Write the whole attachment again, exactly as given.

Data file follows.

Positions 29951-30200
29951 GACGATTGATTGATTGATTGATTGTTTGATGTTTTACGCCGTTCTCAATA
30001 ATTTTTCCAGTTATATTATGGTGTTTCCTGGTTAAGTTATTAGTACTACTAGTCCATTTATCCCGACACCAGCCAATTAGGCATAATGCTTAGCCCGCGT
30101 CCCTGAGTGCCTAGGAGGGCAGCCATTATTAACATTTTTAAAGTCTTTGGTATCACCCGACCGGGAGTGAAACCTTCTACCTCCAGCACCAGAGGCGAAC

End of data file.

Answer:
Positions 29951-30200
29951 GACGATTGATTGATTGATTGATTGTTTGATGTTTTACGCCGTTCTCAATA
30001 ATTTTTCCAGTTATATTATGGTGTTTCCTGGTTAAGTTATTAGTACTACTAGTCCATTTATCCCGACACCAGCCAATTAGGCATAATGCTTAGCCCGCGT
30101 CCCTGAGTGCCTAGGAGGGCAGCCATTATTAACATTTTTAAAGTCTTTGGTATCACCCGACCGGGAGTGAAACCTTCTACCTCCAGCACCAGAGGCGAAC